Sunday, December 16, 2012
Thank you, All
Thank you for your comments of support and encouragement. We definitely have a long road ahead of us. Fortunately, in all of this, we still have a lot of good family moments. I'll be posting pictures of the last few weeks activities later.
The language barrier is not the hard part of teaching emotions because Sissy doesn't even know what the Mandarin words are either. Think about the six month old who starts to cry by first sticking out his lower lip. What does a parent do? We immediately point out to the child that they feel sad or angry or scared using words and actions. "Uh oh, that really scared you. It's okay, don't cry, mama's here. You're alright. I'm right here." At the same time, the baby is held close, rocked against the parent's chest. Now the child is two and having a temper tantrum. The parent may say, "Wow, you are really angry, look how hard you are kicking and screaming. When you are all finished, you may come out of your room." Then, when the child comes out, he might be contrite or in need of a parent's love and reassurance and then receive it through hugs and words.
No one did that for our kids in the orphanage. They didn't learn the names for their feelings and when their feelings went unacknowledged, or they were unable to display their feelings for fear of discipline and/or ridicule, they hid their feelings. They did this so often that it became the norm and then they stopped feeling because nothing came of it. Just like the baby that soon stops crying because no one ever responds.
So, what do I do? I make all the connections verbally for her all day long, day after day. For example, she is supposed to be sitting here at the table writing about the lies she told, the items she stole and/or destroyed, and why she blamed her sister and why she did these things in the first place. She immediately started to cry after writing the first sentence. I touched her arm gently and in a very gentle and loving voice asked her why she was crying. Of course, she could not answer because she can't. She can't because she is not in touch with her emotions and, if she was, to have to face them and verbalize them and admit to them is a lot to ask of her since it's completely new to her. Then I asked if she was angry, even though it looked like she was not. She said she was not angry. Then I said, "It looks like you are sad and feel sorry for what you have done. It's good the feel sorry when you have done something wrong."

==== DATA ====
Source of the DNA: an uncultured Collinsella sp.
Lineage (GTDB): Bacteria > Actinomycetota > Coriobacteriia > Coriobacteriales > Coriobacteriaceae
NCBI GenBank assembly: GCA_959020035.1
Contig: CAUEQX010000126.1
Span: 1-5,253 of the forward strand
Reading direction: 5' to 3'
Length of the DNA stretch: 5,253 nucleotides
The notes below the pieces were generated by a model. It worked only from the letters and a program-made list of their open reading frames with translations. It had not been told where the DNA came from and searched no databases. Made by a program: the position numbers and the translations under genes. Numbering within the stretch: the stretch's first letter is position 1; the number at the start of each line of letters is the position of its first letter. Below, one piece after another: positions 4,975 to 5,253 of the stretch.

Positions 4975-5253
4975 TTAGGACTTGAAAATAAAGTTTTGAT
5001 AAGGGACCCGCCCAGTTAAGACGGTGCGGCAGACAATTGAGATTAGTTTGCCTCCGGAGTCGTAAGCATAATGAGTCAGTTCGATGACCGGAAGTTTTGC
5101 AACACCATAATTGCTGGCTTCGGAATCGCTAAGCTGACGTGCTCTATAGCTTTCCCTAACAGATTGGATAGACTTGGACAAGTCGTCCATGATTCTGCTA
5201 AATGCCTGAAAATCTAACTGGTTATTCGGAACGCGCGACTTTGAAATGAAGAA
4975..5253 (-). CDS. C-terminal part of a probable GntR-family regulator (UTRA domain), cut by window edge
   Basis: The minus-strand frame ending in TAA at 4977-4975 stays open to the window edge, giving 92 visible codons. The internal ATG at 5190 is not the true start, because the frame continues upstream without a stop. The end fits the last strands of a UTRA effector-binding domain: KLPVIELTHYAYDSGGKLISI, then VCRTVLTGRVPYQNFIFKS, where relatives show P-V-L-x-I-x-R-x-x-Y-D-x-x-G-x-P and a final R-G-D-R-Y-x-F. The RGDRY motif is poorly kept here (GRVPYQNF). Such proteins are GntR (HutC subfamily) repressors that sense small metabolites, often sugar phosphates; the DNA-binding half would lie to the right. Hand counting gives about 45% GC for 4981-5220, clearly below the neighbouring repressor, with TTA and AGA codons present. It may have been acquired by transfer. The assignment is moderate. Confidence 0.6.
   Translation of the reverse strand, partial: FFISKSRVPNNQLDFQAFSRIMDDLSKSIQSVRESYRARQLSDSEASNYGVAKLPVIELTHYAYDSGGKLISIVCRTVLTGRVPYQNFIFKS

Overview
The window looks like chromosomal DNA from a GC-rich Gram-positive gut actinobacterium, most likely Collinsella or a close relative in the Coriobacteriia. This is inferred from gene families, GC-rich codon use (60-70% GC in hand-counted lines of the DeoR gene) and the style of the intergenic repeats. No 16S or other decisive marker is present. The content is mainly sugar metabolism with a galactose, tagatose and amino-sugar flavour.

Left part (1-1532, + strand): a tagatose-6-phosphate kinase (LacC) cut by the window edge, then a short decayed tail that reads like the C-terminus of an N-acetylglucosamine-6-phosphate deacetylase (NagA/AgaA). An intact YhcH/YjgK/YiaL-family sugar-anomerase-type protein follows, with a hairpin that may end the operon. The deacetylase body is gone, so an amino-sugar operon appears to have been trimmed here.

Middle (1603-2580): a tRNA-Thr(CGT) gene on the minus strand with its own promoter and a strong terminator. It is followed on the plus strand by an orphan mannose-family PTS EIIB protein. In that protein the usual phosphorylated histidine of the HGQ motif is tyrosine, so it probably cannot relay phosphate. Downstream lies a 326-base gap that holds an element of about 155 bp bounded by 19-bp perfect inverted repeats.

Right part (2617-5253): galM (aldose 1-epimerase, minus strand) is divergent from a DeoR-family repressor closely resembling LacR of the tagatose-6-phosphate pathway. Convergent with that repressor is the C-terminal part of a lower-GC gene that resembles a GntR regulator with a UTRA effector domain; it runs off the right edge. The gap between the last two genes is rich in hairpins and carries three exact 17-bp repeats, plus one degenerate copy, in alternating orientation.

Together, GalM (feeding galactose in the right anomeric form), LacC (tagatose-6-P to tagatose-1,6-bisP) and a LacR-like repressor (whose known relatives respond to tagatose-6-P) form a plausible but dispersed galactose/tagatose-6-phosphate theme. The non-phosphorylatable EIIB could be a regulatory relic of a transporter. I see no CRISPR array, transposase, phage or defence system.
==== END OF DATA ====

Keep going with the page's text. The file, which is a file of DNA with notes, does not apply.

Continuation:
She got beligerent last night when she had to talk about all this again. She doesn't understand why we keep talking about the things she's done and what she feels. She said that in China they only talk once about the bad things and then they don't bring it up again. I know this is pretty much a cultural thing. I told her that because the part of her that has feelings is broken, we must work hard to heal it and that this is part of what it takes to do that. I also told her that we'll be talking every day about it. I discover more and more about her this way, such as her lack of empathy actually goes into sadistic. She was GLAD and HAPPY that Blossom was punished because it meant that she was not. This is scary stuff. But again, we are still functioning as a family and bonding is continuing and we are enjoying the holiday festivities. Life goes on. There is no quick fix, it's a process, so we must keep functioning.
Blossom is VERY happy. She is still unaware of the fact that what was done to her was very wrong. It is my job to teach her so that no one else takes advantage of her. I have to teach her that she can stand up for herself and stand up to bullying and threats and definitely come to me. She is trusting me more and more each moment of each day. She loves physical affection and readily, though awkwardly, displays it because she's still a bit self-conscious. She plays wonderfully with Jie Jie. The two of them are forming a special and close sisterly relationship that is healthy and safe. Currently, Sissy may not be alone with either girl. While this may appear to prevent sisterly bonding, remember, Sissy's not bonding to anyone, but using them. So, she must bond to me first. Meanwhile, she stays close to me. She can play with the girls, but only when I'm there to keep my eye on them. I also must not let her simply sit. She must be productive, hence the writing assignment.
Blossom makes friends easily. She's very bright. She is going to be fine, as is Jie Jie, as long as I continue to do my job and love and protect and teach them.
I will pass along all the things I learn from the attachment specialist because we can all use the information. She did recommend a book to me, "Parenting Your Internationally Adopted Child: From Your First Hours Together Through the Teen Years," by Patty Cogen.